by Liz Easterly of Spoonfed
In the Wall Street Journal this weekend, there was a story about a woman who discovers another side of her mother, after her mother's death from lung cancer, through her passion for collecting art glass on eBay. During her mother's final months, she would beg her daughter, from her hospital bed, to check her eBay account and make sure any auctions she had won were paid promptly. She had to safeguard her eBay reputation.
"How could that have been her foremost concern?" Her daughter wondered.
She discovered her mother had spent over $30,000 in three years buying Venetian, Steuben and Depression era glass tsotchkes. In her daughter’s opinion, these were worthless trinkets. Had the cancer consumed her mother's sanity?
After her mother's death, she began to wonder about all those glass pieces, and started to contact her mother's eBay friends.
She discovered that each of her mother's purchases corresponded to an event in her illness: the day she was diagnosed with lung cancer, her mother purchased a light green bud vase and sent it to her daughter. Her daughter promptly put the odd little vase in a cupboard and forgot about it. Another time, she purchased a cut-glass set of port glasses, after her son-in-law had ordered port at the restaurant the night before. She told the seller that she wanted a complete set of glasses to entertain her family.
Another man, her mother's "mentor" in the art glass world, gave her more insight. Her mother, he said, had bought each piece with her two daughters in mind; she was creating a legacy for her girls.
This story got me thinking about the worlds we can create for ourselves, outside of our normal lives, and how technology is affecting that. Are we using technology to isolate ourselves, creating virtual friendships and relationships that cut out the daily human contact with our loved ones? Worse, are we turning into a nation of eclectics?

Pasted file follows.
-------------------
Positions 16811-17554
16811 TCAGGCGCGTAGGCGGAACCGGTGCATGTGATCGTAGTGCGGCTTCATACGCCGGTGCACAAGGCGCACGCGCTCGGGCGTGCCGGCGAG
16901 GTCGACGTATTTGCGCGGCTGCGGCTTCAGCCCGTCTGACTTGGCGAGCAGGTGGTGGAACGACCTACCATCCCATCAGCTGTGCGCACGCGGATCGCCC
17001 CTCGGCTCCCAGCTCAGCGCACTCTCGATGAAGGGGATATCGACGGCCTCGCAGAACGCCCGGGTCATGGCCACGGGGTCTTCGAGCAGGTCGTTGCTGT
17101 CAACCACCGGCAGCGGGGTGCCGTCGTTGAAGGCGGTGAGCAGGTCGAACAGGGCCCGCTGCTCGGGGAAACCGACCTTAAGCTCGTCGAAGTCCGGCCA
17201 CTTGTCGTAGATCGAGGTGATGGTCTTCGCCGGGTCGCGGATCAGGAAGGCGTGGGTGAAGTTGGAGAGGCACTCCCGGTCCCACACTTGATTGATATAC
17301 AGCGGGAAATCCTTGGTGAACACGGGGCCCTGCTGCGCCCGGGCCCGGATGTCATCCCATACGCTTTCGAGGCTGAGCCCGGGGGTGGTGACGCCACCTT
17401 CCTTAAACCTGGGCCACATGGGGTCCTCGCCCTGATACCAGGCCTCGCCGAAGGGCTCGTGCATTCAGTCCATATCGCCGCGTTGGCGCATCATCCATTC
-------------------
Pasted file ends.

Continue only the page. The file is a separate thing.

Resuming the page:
We can find groups with any and all obscure interests online. Into Barbie dolls? There’s a huge group of those folks. Orchid and bromeliad collectors, Conspiracy theorists. Grobanites. Geyser Gazers, who are into the geysers of Yellowstone. Furries – folks who like to dress up as their favorite stuffed animal.
I saw Bill Gates the other night on “The Big Idea.” Host Donny Deutsch asked whether he was fearful of technology serving to isolate us. Gates seemed surprised by the question.
Technology, he said, allows us even greater access to finding others with interests like our own. Technology just adds to the richness of personal experience, giving us access to people all over the world we otherwise would never have met. It doesn’t take away our need for face to face relationships, and it can never replace human contact, but can only add to it.
There is something compelling in this utopian view of technology. After all, the Grobanites may unite online, but they meet face to face at Josh Groban concerts across the country. Geyser gazers keep in contact online, but they meet up on the boardwalks of Yellowstone National Park. And who can forget the Entourage episode where Turtle and Drama meet up with a furry?
And yet there is something heartbreaking about the woman who kept her passion for collecting art glass a secret from her family. Because they didn’t share her passion? Because they couldn’t understand it? Because they thought her a little crazy? (And let’s face it: $30,000 in art glass is a little excessive.)
In the end, the daughter went home, took out the step-ladder, and pulled the little green bud vase out of her cupboard. She poured in some water, put five pink roses in it, and set it in the living room.
Liz Easterly lives in Denver. Between her one year old son and black lab, there is no time for eclectic interests or collecting, although she does find the occasional chance to write about motherhood, marketing, and writing over at Spoonfed.
Monday, September 3, 2007
by Liz Easterly of Spoonfed
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